Two-time Pulitzer Prize winner Wilson (Emeritus, Evolutionary Biology/Harvard Univ.; Half-Earth: Our Planet’s Fight for Life, 2016, etc.) offers a philosophical examination into “the mystery of why there are universal creative arts.”
The author’s answer exemplifies an alliance between science and the humanities that he champions throughout the book. Such a blending, he maintains, could “reinvigorate philosophy and begin a new, more endurable Enlightenment.” Wilson identifies five fields of research where this blending can be especially fertile: paleontology, anthropology, psychology, evolutionary biology, and neurobiology. These fields may allow “the full meaning of the humanities” to emerge by helping the humanities overcome their shortcomings: “they are rootless in their explanations of causation and they exist within a bubble of sensory experience.” The big five fields are united by a “common thread” of belief in the crucial importance of natural selection. “Nothing in science and the humanities makes sense except in the light of evolution,” Wilson quotes a geneticist, including the existence of creativity. The author sees language as “the greatest evolutionary advance,” setting Homo sapiens apart from other species: “Without the invention of language we would have remained animals. Without metaphors we would still be savages.” Early Homo sapiens had a larger brain than their ancestors, providing “larger memory, leading to the construction of internal storytelling” and “true language,” which in turn gave rise to “our unprecedented creativity and culture.” That rapid transformation “was driven by a unique mode of evolution, called gene-culture coevolution,” in which cultural innovation and genes favoring intelligence and cooperation occurred “in reciprocity.” Wilson’s writing is at its most luminous when describing the “chitinous armor” and glistening bodies of ants—“one of the most beautiful animals in the world”—to which he has devoted much of his career. His more abstract analysis, though sometimes repetitious, is nevertheless salient.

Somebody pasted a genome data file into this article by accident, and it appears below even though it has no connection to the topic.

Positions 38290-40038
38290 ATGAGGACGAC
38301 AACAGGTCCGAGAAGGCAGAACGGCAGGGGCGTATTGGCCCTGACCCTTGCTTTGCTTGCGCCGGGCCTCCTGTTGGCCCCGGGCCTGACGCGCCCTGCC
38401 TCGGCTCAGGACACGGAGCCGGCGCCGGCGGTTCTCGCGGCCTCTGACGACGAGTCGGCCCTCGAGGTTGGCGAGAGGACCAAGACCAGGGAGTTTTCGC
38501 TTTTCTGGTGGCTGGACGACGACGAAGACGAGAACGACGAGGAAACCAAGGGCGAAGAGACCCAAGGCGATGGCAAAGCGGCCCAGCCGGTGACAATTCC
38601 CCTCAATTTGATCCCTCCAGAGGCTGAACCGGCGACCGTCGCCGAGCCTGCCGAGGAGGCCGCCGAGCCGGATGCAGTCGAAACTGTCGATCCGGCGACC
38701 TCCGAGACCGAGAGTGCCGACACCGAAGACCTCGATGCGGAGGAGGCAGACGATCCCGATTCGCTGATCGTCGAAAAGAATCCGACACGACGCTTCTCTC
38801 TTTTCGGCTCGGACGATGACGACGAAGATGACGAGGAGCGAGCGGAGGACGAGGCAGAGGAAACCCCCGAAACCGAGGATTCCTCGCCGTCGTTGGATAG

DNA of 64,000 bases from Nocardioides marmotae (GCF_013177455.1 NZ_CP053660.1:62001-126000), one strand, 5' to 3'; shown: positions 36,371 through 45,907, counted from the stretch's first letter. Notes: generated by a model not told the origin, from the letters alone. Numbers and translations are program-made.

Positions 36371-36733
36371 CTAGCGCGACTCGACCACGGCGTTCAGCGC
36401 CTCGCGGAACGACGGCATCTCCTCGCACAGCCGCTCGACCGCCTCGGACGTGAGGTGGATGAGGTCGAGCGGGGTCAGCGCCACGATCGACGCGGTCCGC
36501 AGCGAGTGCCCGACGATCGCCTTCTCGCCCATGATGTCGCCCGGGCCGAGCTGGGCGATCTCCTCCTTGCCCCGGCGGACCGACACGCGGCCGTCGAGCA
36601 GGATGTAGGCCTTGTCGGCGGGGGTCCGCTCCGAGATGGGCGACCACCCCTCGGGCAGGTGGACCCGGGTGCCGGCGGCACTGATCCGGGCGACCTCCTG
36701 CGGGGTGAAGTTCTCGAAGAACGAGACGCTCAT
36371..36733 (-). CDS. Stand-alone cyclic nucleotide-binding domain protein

A concise, thoughtful exploration of how human understanding will be enhanced by “a humanistic science and a scientific humanities.”